E3 Impression

Final Fantasy XII: Revenant Wings


Bryan Boulette

So... I guess this means war?

Final Fantasy XII: Revenant Wings opens with a pretty gorgeous cinematic sequence showing Vaan and Penelo, two of the heroes of Final Fantasy XII, flying through the sky in an airship. As the sequel opens, we see that Vaan has achieved his stated goal of becoming an air pirate in his own right, and it's pretty clear that now we're going to see a story exploring the adventures of these two. Sounds good.

I was especially eager to try this game out at E3 -- not just because I was a big fan of Final Fantasy XII, its characters, and its world, but also because Square Enix stated it had made a lot of changes to the game from its Japanese release. Because Revenant Wings incorporates a lot of real-time elements into its core RPG gameplay and Square Enix's argument went that Japanese gamers weren't ready for that, the original release of the game was, based on most impressions, pretty easy. They promised a much more challenging, retooled game for the US. So how'd that work out?


Well, I got to demo two areas. One was the first chapter in the game -- essentially a tutorial level. Vaan starts out his adventure by arriving with Penelo (and also Fran and Balthier) at an ancient temple. The goal is, naturally, to pirate some snazzy treasure. Battles played out by me tapping Vaan with the stylus and either tapping a point I wanted him to move to or tapping an enemy to attack, whereupon he'd fight the enemy automatically like in XII. After I located Penelo, she assisted Vaan by casting healing spells on him. Once we met up with Fran and Balthier (who just functioned as guests at this point), we took on a familiar face: Belias. The objective here was to take out the gigas while Fran and Balthier held off the monster cronies he summoned. So Vaan attacked, Penelo kept him healed, and my NPCs did their own thing. After the battle's end, I got some experience, Vaan and Penelo leveled up, and then the game segued to another FMV cinematic. This stage was, frankly, brainlessly easy. It was straightforward, effortless -- about what you'd expect from a tutorial stage.

Okay, I thought; let's move on to a later chapter. Here I started to see some of the promised difficulty. Maybe it was the fact that I was jumping several chapters ahead and hadn't been gradually eased in to some of the gameplay elements, or maybe Square Enix really has crafted a much more challenging game here. Whatever the case, this stage was genuinely a bit tough. It wasn't linear and straightforward -- I had to decide how to move my characters between multiple routes, whether to keep them all together or split them up. And I had a lot more options at my disposal. It wasn't just my hero characters fighting. This time they were assisted by summoned espers. By capturing summon points, I could resummon espers that got killed, which I definitely needed to do -- enemies were dealing out plenty of damage. I also needed Penelo to revive a couple of my characters with her white magic, too. The victory this time was a lot more rewarding. Not just because I got a better reward (Vaan learned his first Mist Quickening), but because it was a tougher win where I had to pay more attention and intervene in the battle to keep things going the way I wanted.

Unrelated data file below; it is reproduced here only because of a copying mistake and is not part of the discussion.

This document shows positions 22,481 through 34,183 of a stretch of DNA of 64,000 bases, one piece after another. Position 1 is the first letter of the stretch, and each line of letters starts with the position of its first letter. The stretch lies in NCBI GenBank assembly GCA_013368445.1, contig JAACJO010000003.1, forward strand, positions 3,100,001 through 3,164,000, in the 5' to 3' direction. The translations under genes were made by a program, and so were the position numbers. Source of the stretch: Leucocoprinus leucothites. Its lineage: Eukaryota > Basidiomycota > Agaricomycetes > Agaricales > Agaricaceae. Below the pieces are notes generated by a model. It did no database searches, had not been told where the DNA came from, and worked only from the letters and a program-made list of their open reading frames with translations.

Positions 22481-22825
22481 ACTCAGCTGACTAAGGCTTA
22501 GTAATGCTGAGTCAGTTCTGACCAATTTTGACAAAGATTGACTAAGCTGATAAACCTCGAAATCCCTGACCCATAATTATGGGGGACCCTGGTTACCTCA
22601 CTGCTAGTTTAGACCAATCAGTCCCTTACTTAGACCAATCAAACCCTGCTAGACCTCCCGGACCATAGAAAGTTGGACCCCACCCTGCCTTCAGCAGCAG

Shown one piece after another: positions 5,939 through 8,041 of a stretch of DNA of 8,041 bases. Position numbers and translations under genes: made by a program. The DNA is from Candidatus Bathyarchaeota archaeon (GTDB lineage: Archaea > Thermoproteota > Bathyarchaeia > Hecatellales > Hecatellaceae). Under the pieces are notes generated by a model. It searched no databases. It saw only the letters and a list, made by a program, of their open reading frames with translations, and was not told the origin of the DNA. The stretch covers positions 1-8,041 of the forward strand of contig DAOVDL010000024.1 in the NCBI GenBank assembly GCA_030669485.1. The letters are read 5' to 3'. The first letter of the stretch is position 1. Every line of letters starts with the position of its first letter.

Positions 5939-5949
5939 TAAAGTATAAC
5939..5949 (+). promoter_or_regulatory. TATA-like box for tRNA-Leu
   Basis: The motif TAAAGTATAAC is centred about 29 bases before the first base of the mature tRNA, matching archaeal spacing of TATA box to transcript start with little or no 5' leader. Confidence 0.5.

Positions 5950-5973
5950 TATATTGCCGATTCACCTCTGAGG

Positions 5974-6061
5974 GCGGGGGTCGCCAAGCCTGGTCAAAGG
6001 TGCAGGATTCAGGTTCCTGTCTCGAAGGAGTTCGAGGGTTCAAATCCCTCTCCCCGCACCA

I still had a few gameplay reservations even after this second demo area, though. The walking speed was okay -- characters were slow, but I figured if they moved much faster, things would be a bit too hectic to successfully manage in more crowded battles. And I was mostly okay with the group selection commands. By pressing a button, I could issue commands directly to a leader (such as Vaan) and his espers, or I could create a square (similar to Photoshop image cropping selection) to select units specifically. Single unit targeting, on the other hand, gave me some worries. Sprites are pretty small in battle, and when I got into situations in the second battle where I needed to stylus-touch a single character surrounded by other sprites, I could see this becoming frustrating sometimes. I also didn't really like the map scanning controls.

I adored the game's visuals and so far it seems like the story will be shaping up nicely -- the writing seems solid and what I read suggested that Revenant Wings will tie in nicely not only to Final Fantasy XII, but to other Ivalice games like Final Fantasy Tactics. I'm mostly upbeat about the gameplay, but I did have some notable concerns after my hands on. Hopefully the core gameplay will be compelling enough to mitigate my issues with the controls. I'm looking forward to the full game's release to find out.

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· Nintendo DS

· 11.20.2007

· Square Enix

· Square Enix

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